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The cost of realistic climate policies

The earth inside a plant. Photo.

Climate change is a global problem, but not all countries are equally committed to solving it. Will it be much more difficult to stop global warming if not everyone fully cooperates? In a letter published in Nature Climate Change, Aleh Cherp reflects on recent scientific advances in answering this question.

In theory, climate change mitigation is least expensive under a universal carbon tax paid by all companies, and citizens worldwide. But what if some countries, especially in the global South, do not want or can't impose a sufficiently high carbon tax? A recent modelling study finds that in the US, climate targets can be achieved at only 10% higher costs if carbon tax is not universal, but instead is proportional to public support for climate action in each state. Another model shows that fair distribution of climate mitigation effort across all countries would result in only 21% higher global costs.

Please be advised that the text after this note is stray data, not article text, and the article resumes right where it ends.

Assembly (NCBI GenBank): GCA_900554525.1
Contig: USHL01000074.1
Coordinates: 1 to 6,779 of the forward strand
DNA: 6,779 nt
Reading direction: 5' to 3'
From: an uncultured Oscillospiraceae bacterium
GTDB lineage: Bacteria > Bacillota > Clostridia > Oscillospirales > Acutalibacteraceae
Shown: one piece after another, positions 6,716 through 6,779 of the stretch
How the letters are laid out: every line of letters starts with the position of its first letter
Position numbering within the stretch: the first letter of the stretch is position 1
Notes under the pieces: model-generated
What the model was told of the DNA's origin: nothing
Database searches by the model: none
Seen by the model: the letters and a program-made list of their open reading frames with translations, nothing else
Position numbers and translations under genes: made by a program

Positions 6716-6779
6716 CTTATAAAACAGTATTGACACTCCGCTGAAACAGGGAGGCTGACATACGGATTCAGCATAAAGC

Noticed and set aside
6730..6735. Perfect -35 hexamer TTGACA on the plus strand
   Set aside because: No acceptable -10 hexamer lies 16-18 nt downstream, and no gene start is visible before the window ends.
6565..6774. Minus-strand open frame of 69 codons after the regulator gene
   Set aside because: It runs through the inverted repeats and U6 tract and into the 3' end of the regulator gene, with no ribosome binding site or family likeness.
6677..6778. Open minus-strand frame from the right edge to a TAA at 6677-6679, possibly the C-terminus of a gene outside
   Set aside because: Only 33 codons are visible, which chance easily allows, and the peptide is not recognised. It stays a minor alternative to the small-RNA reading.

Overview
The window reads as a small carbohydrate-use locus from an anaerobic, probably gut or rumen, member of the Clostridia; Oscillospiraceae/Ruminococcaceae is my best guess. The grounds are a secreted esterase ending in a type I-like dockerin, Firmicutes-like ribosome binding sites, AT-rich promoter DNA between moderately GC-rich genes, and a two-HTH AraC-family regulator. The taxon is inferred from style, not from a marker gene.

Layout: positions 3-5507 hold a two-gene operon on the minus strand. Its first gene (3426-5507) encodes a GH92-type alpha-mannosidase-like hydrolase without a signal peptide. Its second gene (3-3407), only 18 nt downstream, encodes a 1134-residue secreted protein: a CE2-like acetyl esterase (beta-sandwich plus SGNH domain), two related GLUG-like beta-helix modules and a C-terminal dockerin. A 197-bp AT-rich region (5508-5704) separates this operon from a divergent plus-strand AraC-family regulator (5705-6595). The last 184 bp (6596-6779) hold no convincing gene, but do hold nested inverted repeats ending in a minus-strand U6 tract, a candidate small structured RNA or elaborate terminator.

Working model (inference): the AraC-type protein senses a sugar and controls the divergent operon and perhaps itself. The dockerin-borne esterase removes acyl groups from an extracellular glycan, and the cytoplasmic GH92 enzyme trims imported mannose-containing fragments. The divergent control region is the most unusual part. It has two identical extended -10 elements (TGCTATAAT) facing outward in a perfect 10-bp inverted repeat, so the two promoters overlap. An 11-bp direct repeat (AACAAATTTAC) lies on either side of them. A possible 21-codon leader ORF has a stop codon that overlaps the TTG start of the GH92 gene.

Professor Cherp argues that the validity of these results in the real world depends on two conditions: (1) free movement of energy technologies of capital and industries across countries and (2) willingness of all countries to reduce emissions as dictated by the same global climate goals. Cherp calls for more studies that bridge the ideal world of energy-climate models and the real world's political realities.

Cherp, A. Cost of non-uniform climate policies. Nat Clim Change (2021) doi:10.1038/s41558-021-01133-3.

Link to the paper and to its read-only free version

 

Graphs showing energy-related CO2 emissions per capita.